Sometimes wonder what price we're paying for all the scientific advances that have made our lives so convenient these days. Just how much of what make us truly human have we lost? Technology has become so pervasive that it wouldn't surprise me if our (children were insensitive to the difference in atmosphere between candlelight and electric light. Or if they couldn't distinguish between a cool breeze and an air-conditioned room, or between the changing colors in nature as the seasons turn and the fluorescent colors on the screen of the latest model mobile phone. Calligraphy is a dying art because it's so much easier to choose colors and font on a computer. And reading, an activity which engages the mind, has been replaced by television, a passive medium that robs us of the pleasure of imagining what our favorite characters look like. Our facility for using our imagination to see beauty around us is under assault, and the belief that peace at-id contentment come from within, an idea that's central to the Eastern way of life, is likewise being lost.

The series of paintings entitied LIFE ... STILL LIFE was inspired by mv reflections on the interplay between mind and the material objects that surround us in our everydav lives -- how by reflecting on the nature of these objects,we can uncover the beauty that is inherent in them. There is a conversation between the spirit or mind, which is abstract, and the world of physical reality, and it's through this conversation that we come to understand ourselves. Only if we can recognize the importance of every thought that gives rise to some physical form can we appreciate the beauty of that form. We can only discover the beauty of living when we have love and appreciation for the people and things in the world around us.

Forms take shape when the physical world enters our spirit and inspires us. The simple jars that have been made for millennia are an example of the melding of the tangible and the abstract. They are an expression of complementary concepts - embracing and letting go, fullness and emptiness, giving and taking. The drops of water that fall on the seeds that are waiting to sprout and anchor the soil point to the intricate network of connections in nature. The tree branch is a sign of unyielding strength, while the flower, with its place in religious worship, is a symbol of delicacy, fragility and impermanence. Leaves are the bridge between the hardness of the branch and the fragility of the flower. Nature has created these relationships to teach us the meaning of beauty and harmony. But to discover such beauty in our own lives, we must find a place inside ourselves forthe free play of our spirit and imagination.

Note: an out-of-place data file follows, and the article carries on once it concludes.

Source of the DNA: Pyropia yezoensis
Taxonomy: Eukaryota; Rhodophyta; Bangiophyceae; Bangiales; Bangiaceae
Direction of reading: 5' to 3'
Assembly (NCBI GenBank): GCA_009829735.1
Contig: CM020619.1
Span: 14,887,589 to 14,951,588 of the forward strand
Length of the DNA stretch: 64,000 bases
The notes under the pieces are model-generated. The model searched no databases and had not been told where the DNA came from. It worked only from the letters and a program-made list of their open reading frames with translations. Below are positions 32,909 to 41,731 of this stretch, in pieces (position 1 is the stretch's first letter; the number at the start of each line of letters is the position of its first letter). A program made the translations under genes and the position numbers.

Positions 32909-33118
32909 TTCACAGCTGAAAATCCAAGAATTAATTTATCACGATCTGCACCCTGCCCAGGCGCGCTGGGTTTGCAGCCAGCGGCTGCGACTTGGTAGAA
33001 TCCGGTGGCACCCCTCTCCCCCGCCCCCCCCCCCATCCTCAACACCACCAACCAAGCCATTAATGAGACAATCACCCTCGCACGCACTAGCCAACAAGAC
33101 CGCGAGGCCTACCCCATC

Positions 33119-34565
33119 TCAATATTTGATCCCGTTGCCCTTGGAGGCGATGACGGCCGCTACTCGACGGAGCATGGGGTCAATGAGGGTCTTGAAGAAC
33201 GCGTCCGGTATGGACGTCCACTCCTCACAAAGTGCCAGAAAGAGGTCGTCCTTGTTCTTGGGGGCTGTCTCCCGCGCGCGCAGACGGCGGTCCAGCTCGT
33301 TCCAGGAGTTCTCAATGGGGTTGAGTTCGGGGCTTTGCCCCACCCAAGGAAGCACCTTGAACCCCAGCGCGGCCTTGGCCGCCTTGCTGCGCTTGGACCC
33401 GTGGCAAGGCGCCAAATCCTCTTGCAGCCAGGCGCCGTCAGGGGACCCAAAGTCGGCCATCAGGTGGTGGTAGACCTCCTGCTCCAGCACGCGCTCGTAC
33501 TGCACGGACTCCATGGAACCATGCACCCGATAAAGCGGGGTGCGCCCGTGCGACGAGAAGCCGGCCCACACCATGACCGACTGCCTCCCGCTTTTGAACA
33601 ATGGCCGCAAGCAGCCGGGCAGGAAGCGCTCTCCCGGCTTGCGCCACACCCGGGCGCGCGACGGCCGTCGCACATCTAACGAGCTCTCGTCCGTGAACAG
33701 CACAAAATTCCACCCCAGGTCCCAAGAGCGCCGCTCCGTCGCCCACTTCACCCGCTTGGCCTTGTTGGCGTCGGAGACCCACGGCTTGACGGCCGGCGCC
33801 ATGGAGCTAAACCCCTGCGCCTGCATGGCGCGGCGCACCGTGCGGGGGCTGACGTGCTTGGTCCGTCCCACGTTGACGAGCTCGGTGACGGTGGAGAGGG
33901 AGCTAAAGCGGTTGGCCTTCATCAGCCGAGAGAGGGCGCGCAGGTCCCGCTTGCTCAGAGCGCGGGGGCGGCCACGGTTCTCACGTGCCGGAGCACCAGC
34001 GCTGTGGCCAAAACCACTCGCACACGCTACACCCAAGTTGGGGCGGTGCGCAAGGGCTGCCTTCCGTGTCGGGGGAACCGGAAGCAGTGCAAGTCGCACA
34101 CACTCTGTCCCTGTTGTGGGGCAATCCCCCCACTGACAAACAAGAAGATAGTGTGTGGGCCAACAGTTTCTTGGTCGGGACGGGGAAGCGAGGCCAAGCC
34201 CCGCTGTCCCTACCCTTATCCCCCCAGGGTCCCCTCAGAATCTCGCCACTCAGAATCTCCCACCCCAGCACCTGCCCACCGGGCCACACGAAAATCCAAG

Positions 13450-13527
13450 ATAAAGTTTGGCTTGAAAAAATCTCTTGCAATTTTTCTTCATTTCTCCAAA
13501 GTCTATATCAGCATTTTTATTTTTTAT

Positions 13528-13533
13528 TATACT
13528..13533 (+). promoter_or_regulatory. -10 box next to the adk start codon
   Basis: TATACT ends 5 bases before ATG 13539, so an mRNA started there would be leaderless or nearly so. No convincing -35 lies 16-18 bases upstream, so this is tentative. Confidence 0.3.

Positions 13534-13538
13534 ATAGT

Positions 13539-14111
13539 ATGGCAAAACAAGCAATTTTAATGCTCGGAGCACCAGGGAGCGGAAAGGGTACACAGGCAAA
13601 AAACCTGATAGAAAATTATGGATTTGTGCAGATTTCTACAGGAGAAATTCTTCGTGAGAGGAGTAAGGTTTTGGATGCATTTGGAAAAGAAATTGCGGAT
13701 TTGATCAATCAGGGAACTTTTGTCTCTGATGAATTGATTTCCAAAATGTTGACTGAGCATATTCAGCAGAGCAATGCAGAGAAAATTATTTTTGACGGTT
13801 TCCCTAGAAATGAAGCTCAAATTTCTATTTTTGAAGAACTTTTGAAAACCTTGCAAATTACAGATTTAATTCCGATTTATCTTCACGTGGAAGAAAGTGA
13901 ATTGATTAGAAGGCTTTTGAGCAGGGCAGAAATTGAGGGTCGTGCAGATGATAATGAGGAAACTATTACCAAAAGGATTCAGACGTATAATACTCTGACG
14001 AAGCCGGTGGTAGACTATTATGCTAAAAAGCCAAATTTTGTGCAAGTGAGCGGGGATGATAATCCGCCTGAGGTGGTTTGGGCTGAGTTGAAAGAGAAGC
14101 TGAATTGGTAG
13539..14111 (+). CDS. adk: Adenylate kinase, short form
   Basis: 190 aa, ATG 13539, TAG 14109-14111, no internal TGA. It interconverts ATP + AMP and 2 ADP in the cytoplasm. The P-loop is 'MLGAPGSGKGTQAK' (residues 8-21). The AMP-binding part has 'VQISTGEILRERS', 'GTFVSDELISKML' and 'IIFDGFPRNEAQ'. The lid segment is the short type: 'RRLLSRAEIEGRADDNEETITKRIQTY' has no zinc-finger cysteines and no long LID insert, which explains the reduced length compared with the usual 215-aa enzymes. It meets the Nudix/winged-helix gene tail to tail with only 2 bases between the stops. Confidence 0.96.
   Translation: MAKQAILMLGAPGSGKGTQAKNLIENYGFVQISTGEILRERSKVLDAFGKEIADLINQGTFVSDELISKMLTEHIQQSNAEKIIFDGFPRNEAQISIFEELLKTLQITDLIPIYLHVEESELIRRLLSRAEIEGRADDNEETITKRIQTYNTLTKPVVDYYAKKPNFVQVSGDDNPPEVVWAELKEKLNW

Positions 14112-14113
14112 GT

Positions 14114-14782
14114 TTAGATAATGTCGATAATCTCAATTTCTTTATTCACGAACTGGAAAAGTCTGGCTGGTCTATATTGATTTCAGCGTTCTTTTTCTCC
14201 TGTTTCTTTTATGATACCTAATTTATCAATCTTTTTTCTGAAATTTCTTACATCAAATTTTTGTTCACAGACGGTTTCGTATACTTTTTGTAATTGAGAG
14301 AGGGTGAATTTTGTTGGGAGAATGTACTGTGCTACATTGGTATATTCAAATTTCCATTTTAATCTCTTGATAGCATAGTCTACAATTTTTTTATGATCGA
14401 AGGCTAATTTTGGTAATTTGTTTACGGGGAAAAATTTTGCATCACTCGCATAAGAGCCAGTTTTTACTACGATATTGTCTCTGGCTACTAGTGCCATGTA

The world of contemporary art is incredibly diverse, both in terms of the concepts that inform it and the ways in which these concepts are conveyed. Art has taken on many exciting new forms. It is a medium for the expression of complex thoughts and emotions. In Western art, scientific reasoning has become an increasingly common source of inspiration. In contrast, while Asian artists have discovered the amazing wealth of new forms and techniques that characterize contemporary art, they still tend to be inspired by spiritual concerns, such as religion, customs and traditional beliefs, In the midst of this tremendous diversity, however, I've gone back to the most basic elements of painting, relying on nothing more than my canvas, my brushes and my paints. This seems to me the approach that best captures my recent thoughts and feelings. Dipping my brush into the paint and applying it to the canvas, giving expression to the forms that have taken shape in my mind, is, I've found, a form of meditation. It's as if I'm sitting in a Buddhist chapel, but instead of prayer beads, I have a paintbrush in my hand, Every stroke is part of a learning process that allows me to experience nature through the tip of my brush - through the act of creating art. It is a theory of learning that seeks to uncover the beauty of life by making a space for the play of the mind. And in doing this, it may even help to recapture the inner peace and happiness that, traditionally, have formed the basis of the Asian way of life.

Thavorn Ko-Udomvit